Asustek is to sell 200,000 mobos fewer this month than it had originally anticipated - and it blames lack of Intel chip supplies for much of the shortfall.
It's official: the First Amendment may guarantee free speech but it is not an appropriate defence when the livelihood of copyright owners are threatened.
ExclusiveMicrosoft appears to have abandoned a promotional sweepstake that promised fifty winners a day a commemorative edition of Windows ME signed by Bill Gates. This week the sweep has been suspended, with only a brief explanation on the front page stating that "technical difficulties" were to blame.
Free software evangelist and a self-styled saint in the Church of EMACS Richard Stallman has blessed Sun's release of its StarOffice suite in an email to The Register.
Sega admitted yesterday that US and European Dreamcast sales aren't going as well as the company had hoped.
Transmeta intends to go public, and yesterday filed its 400-page S-1 registration with the US Securities and Exchange Commission.
ExclusiveThe British Government is to employ dotcoms to keep tabs on its citizens.
Sony will next month launch a Web-based content service for its upcoming Palm-based PDAs - or Personal Entertainment Organisers, as the Japanese giant calls them.
Universal, one of the world's 'big five' recording companies, will bring its Bluematter digital music service to the UK this autumn, along with an expansion of the service in the US.
QXL.com has knocked around 75 per cent off its original buyout price for German auction house ricardo.com. QXL has offered 34 QXL shares for each Ricardo share, valuing the company at £171.2 million. Back in May it offered 42.6 QXL shares for each ricardo share - putting a £668 million price tag on the company.
The Pakistan Telecommunications Company is to invest £1.75 million over the next year as part of a drive to provide Net access to 80 per cent of the country's population.
BT saw its share price drop again yesterday due to concerns over its increasing debt burden following the announcement it would buy another 45 per cent of German mobile company Viag for £3.6 billion. That price has now gone up to £4.05 billion because Viag won one of the licences in Germany's 3G auction, but more about that later.
Sanyo is joining the Symbian camp.
UK Criminals are to have the dubious honour of having their intimate details stored in a computer system which will make value judgements on their likelihood of reoffending.
Amid all the copyright brouhaha over DeCSS, the DVD encryption code-cracker, it's easy to forget that the Norwegian teenager who wrote the utility did so simply so he (and others) could watch DVD movies on Linux machines.
Oh dear, oh dear. The National Audit Office has slammed the government for wasting £1.6 billion on a computer system intended to crack down on benefit fraud. Accusing it of "organisational myopia", the NAO quoted rushed planning, extremely tight deadlines and lack of leadership/responsibility as the main reasons behind the system's scrapping.
US components manufacturer Fountain Technologies has filed for Chapter 11 and named Intel as one of its biggest creditors.
Software developer Mainsoft has confirmed its MainWin Windows-to-Unix porting technology is being used by Microsoft. That said, its statement is pretty cautious about what Microsoft is actually porting, and for what versions of the OS.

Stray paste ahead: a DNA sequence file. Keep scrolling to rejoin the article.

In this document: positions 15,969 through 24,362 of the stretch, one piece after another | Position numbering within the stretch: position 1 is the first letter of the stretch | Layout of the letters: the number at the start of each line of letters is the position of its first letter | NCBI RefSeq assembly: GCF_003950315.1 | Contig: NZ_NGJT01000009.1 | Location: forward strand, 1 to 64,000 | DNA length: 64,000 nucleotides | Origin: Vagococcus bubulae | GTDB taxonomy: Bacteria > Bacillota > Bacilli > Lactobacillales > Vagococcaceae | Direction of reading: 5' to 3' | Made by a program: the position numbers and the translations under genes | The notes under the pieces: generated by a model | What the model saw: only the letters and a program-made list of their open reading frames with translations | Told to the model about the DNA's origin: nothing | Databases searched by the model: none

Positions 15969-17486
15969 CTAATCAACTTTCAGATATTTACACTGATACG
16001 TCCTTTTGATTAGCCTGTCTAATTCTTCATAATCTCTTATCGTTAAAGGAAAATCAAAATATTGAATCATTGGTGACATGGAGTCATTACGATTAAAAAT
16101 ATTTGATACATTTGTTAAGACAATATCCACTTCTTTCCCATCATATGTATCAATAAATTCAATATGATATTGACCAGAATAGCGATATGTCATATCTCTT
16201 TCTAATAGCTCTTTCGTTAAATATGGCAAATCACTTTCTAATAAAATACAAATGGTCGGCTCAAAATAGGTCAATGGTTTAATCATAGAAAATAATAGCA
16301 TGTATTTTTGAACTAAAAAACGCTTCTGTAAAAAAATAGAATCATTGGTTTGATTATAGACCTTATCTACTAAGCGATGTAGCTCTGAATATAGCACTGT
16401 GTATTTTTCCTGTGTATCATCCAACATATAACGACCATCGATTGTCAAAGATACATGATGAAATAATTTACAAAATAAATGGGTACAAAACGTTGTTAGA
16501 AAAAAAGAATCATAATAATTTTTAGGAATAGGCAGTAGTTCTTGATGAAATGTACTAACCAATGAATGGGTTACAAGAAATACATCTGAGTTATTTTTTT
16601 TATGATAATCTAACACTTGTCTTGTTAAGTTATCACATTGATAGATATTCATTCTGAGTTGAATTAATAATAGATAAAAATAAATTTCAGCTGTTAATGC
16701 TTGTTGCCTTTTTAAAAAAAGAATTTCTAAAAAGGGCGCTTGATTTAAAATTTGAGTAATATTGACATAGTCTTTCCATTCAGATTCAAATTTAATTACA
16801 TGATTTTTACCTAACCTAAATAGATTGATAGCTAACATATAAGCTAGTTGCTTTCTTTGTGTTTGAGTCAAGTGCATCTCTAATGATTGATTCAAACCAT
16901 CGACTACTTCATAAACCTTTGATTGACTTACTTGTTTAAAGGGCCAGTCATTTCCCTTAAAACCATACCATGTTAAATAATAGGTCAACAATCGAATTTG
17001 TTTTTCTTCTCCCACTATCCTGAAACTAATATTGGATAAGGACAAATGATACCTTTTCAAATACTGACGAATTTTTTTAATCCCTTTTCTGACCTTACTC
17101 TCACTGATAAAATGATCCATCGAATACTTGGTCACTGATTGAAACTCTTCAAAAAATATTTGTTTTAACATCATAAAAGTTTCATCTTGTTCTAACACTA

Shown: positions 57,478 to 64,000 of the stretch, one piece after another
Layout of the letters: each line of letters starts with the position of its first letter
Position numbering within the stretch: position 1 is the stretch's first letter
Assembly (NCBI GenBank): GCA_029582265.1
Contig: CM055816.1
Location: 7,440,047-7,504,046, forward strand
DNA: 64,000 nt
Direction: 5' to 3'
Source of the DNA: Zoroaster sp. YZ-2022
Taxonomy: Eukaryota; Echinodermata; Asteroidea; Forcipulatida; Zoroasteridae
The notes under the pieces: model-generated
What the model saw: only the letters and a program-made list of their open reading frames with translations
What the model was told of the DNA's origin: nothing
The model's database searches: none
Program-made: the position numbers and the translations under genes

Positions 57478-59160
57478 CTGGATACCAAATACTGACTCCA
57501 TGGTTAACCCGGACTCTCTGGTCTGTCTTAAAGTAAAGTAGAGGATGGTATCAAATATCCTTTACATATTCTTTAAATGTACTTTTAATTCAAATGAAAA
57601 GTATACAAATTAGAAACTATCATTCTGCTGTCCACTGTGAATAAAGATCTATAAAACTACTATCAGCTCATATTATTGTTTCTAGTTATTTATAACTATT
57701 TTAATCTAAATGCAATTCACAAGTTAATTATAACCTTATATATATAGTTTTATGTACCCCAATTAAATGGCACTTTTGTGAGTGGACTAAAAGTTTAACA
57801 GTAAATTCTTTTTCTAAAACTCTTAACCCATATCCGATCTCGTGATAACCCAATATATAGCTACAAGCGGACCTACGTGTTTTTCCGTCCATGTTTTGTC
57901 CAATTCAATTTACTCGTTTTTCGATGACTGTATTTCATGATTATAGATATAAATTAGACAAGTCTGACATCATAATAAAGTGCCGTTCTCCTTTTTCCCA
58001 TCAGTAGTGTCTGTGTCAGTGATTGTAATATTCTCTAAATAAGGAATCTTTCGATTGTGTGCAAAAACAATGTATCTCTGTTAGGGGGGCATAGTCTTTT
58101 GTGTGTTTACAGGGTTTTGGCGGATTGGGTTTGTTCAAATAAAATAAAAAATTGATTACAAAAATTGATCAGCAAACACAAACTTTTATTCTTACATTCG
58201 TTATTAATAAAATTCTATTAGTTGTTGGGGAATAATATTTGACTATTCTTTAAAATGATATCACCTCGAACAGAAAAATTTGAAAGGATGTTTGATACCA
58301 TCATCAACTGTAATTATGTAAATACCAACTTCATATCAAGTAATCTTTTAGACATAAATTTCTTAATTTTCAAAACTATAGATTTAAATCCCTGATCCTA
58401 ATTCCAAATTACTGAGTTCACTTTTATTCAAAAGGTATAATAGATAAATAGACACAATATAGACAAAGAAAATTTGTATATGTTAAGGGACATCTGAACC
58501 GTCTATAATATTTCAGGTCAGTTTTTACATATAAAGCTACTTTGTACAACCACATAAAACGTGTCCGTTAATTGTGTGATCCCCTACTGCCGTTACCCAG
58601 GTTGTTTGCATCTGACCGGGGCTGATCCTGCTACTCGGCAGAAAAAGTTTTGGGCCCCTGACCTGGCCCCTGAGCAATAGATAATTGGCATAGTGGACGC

Anandtech has posted his monthly guide to value systems. Always worth checking out if you are thinking of putting a new system together. This one shows the impact of the GeForce MX on the affordable end of computing. Point and click.
BT has dismissed a report that it is toying with the idea of merging with AT&T.
Thin client sales rose by 90 per cent worldwide last year, according to research by IDC.
A small gathering of VIPs who aim to put themselves in the forefront of the UK's e-government plans have started off small with the launch of a Web site where you can apply for a fishing licence online.
[It's the old Mike-massacres-Rambus story]
A Los Angeles attorney has been blocked from joining the New York-based BlackPlanet.com online service - because her name doesn't fit.
[We have been getting increasingly annoyed with both ICANN and WIPO. Considering there are probably the two most influential bodies on the future of the Internet, do we not deserve better?]
[Only two emails on this one, but they're good uns. Linda wrote plenty about the RIP Bill and also about the discover that top White House staff in Washington were downloading some pretty sick porn off the Web]
[We wrote a humorous piece about the Chinese government shutting down a dissident Web site. That started some rumbling. We wrote another about how China approached the Internet and the flames began and the crazies started marching. Incidentally, The Reg team got on the wrong end of a Chinaman last night. Two sheets to the wind, he took exception to us taking pictures (Linda's leaving drinks) and demanded to know why we were taking pictures of him. He was pretty angry about it. Lester wanted to lump him, Mike reckoned there was a story in it and Lucy calmed him down by buying him a half of Guinness. And the pub was packed with the bobbies from West End Central]
European Games and DVD etailer URwired.com has stopped trading.
Are 1GHz PCs just penis extensions?
[It's a good week for letters. We've come back down to earth, so no more namby-pamby emotion shite. Stories. Responses. Best of the Rest. We tackled one hundred and one topics this week that seemed to spark off interest with your good selves. And we've had some blinding responses. What else? Well, today we say au revoir to Linda, who is going off to report for us from New York. See yer darlin. And, um, that's it really. Have a good weekend]
QXL.com has been ordered to cough up £34,000 after being busted by the Business Software Alliance (BSA) for dodgy software.